Posted by: Derek in DC | Mar 2, 2009 4:42:03 PM

Thank you, Derek. That is exactly the point.

If he had been married to a female for the past fifty years, it would be a cute little kicker that he would surely be glad to include in any writeup about his life. All I'm saying is that whatever his truth, it is not some big drama. At least it shouldn't be.

I should also draw a distinction between this current conversation and past anti-gay nonsense that he faced in past political campaigns. That sort of gay-baiting, attempted outing, etc. makes for a whole other story -- a situation that I of course reject.

Posted by: G-A-Y | Mar 2, 2009 4:52:01 PM

In certain circles is the key phrase. In other circles, you might get treated a tad differently. And young people in general haven't experienced the kindness dished out to queers even 30 years ago, to say nothing of 40 or 50.
As for the closet causing the spread of aids. That's a stretch. It seems like we'll look anywhere to avoid looking at ourselves. Imho, promiscuous, unprotected humping spread aids. Period.
Kramer certainly does have much to say on the subject, as I do. And we've been saying the same thing for 30 years. Cool it. Be more careful. Stop treating each other like blow up dolls. And we got trashed for saying it.

Posted by: Wilberforce | Mar 2, 2009 5:08:32 PM

Wilberforce: No, no -- the conversation to which I'm referring is not about the closet in general causing AIDS. I'm saying one conversation among early AIDS activists (including Kramer) is that Koch's closet and fear of being found out let to inactivity.

Again, I'm not trying to out Koch or say that he is gay. But since you brought up an older generation vs. younger generation discussion, I was just noting that the Koch conversation more fully belongs to the former.

Posted by: G-A-Y | Mar 2, 2009 5:16:06 PM

I'm sorry GAY. But Mr Hooper's criticism seems clear to me. He wouldn't use words like 'acceptability' or 'submitting to a question'. And he hopes his lack of hang ups will help lift 'government limitations.' Well bully for him.
Again, it's a generational thing. We oldsters think it's wrong to criticize people for being in the closet. We haven't walked in their shoes.
I think it was Signorile who started outing. Used against enemies, it may be useful. But commentary on someone's private life is still in poor taste in my book.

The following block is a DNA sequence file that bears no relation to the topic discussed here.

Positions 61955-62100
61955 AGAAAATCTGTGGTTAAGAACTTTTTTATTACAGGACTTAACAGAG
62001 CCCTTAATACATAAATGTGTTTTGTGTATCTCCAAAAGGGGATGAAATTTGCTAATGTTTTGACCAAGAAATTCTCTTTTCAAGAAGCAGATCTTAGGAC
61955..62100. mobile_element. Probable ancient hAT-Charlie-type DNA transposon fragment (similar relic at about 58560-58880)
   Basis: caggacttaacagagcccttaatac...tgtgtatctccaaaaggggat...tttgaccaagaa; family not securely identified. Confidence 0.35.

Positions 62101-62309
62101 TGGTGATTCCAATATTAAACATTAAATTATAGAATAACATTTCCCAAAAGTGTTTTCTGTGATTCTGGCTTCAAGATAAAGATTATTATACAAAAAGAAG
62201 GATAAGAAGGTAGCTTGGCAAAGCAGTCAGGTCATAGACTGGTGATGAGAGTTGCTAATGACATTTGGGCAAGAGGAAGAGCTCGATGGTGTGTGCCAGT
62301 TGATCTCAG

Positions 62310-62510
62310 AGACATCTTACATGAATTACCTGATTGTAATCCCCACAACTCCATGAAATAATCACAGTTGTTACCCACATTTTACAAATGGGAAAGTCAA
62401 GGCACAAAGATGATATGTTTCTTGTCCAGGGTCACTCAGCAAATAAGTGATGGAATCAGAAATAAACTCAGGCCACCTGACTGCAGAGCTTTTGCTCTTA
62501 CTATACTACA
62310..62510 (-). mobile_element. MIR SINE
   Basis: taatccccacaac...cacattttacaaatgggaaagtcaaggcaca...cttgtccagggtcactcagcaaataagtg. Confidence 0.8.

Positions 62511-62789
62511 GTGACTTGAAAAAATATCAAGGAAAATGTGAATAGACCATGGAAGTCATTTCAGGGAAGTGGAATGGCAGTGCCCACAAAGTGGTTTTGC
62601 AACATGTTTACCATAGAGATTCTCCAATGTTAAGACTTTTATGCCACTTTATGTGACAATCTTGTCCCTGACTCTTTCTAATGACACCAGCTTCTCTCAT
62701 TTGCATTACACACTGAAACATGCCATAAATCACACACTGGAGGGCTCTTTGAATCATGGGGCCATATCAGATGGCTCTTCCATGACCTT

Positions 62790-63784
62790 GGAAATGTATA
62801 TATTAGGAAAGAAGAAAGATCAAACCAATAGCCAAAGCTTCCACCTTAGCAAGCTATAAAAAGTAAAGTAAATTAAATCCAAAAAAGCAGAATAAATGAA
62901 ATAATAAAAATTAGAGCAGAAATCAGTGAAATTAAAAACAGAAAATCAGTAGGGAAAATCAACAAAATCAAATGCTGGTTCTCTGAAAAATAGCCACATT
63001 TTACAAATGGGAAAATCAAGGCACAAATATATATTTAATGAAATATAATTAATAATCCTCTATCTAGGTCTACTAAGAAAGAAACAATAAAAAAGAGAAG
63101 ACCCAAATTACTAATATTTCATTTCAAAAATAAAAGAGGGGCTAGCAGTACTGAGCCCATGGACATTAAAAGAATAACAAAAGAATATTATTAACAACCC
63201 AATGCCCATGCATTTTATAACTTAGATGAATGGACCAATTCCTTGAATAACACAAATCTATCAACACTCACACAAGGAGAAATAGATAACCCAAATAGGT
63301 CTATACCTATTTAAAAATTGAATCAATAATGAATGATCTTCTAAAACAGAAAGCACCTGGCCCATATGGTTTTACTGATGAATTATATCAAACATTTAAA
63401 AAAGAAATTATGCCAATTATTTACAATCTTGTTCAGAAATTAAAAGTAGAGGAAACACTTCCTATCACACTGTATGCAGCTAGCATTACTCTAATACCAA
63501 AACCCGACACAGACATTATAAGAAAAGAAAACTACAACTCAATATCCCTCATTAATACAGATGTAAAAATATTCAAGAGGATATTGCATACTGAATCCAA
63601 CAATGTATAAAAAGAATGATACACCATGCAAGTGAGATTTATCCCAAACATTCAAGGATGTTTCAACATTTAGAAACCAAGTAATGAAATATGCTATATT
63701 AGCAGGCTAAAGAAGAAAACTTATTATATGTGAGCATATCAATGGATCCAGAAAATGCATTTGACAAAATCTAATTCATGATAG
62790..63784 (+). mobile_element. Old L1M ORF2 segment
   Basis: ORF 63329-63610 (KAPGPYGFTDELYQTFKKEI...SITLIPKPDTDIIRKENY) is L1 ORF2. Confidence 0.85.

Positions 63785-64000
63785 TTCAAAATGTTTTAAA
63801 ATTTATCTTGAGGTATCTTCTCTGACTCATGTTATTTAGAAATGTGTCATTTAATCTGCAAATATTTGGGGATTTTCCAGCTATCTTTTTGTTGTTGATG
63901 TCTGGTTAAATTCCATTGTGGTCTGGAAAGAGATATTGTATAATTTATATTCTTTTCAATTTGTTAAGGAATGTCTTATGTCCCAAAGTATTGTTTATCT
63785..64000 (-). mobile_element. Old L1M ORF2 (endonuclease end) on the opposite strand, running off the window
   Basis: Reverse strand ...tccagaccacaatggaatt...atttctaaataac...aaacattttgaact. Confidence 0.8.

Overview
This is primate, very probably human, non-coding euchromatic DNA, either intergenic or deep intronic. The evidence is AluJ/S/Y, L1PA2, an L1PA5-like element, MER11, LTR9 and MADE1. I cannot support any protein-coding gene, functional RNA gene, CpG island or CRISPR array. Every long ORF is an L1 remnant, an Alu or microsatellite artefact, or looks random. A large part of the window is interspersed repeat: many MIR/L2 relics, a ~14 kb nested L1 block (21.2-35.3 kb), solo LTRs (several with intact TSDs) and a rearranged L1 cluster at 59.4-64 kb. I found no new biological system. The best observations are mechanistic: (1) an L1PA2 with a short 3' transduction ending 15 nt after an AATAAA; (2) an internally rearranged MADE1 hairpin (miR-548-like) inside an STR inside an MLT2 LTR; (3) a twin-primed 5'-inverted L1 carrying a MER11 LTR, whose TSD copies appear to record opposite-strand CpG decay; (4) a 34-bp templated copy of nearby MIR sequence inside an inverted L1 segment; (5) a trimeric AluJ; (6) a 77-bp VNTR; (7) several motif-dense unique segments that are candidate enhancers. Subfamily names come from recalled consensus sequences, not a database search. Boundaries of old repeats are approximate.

Posted by: Wilberforce | Mar 2, 2009 5:23:21 PM

Wilberforce: I am Jeremy.

I am not criticizing Mr. Koch for being in the closet -- I'm not even saying he's in a queer closet. I'm saying that he's talking about his sexual orientation, whatever it is, as if it's an off-limits topic towards which a reporter who's been tasked with writing a personal piece is somehow out-of-line for bringing up. Now, keep in mind that this is a piece in which he talks about buying his own headstone and his health problems. But when it comes to a key component of his identity, one that is mentioned without even the blink of an eye by billions of heterosexuals (if not directly then by virtue of acknowledging their families, dating, etc.), he acts like the lines of acceptability have been breached.

So my main point is actually not even about homosexuality here, considering I have no clue where Mr. Koch is on that spectrum. My commentary is about sexuality in general, and how it's weird to me that it could ever be beyond the pale for a reporter to mention it during a personal interview (which is his implication). Again, maybe it won't be mentioned in terms of "ARE YOU GAY/ARE YOUR STRAIGHT?" -- but it's def. reasonable for a public person to assume that it will be mentioned in terms of "Are you married? Is there anyone special in your life? etc."

Also, I am merely commenting on something he put out to the world. If he really wanted zero discussion on the topic, he could have nodded his head no and not even acknowledged the reporter's question. Nobody can be forced to talk.

Posted by: G-A-Y | Mar 2, 2009 5:32:09 PM

I also want to say, getting back to the post itself: The primary idea was to present another side to a quip that Mr. Koch himself willingly gave to a reporter. Not really to chastise him for it or deny him the freedom to withhold a response -- just to say that here is another possibility.

Posted by: G-A-Y | Mar 2, 2009 6:07:50 PM

Eeeeewwwwwwww, you have attached earlobes? Just kidding. ;)

Posted by: Gavin | Mar 2, 2009 6:19:42 PM

GAY, I misunderstood. But even so. Blaming a closet case for spreading aids is too far out there to discuss.
Jeremy, I see your point. And it seems reasonable.
But there's a counter argument: the person being interviewed gets to decide which questions he'll answer and which are out of line. Not the journalist. Journalists ask a lot of stupid questions. Much of commerical media's job is to distract the public from serious issues. And it is everyone's responsibility to call journalists on their performance.
And Koch makes a decent point in putting the question off limits. Sure, it's normal to ask if someone is married. But in work situations, asking if someone is gay can be damaging. He could loose an election, or a promotion, or even humane treatment because of bigots in this world.
I still think my generation's call on this issue was the right one. We don't out anyone, unless it's someone doing real harm, because only he knows if it's safe to come out.

Posted by: Wilberforce | Mar 3, 2009 3:54:18 PM

Well again, Wilberforce: I don't out anyone either. I'm with you on that 100%.

Posted by: G-A-Y | Mar 3, 2009 4:07:25 PM

Thank you.

Posted by: Wilberforce | Mar 3, 2009 6:02:59 PM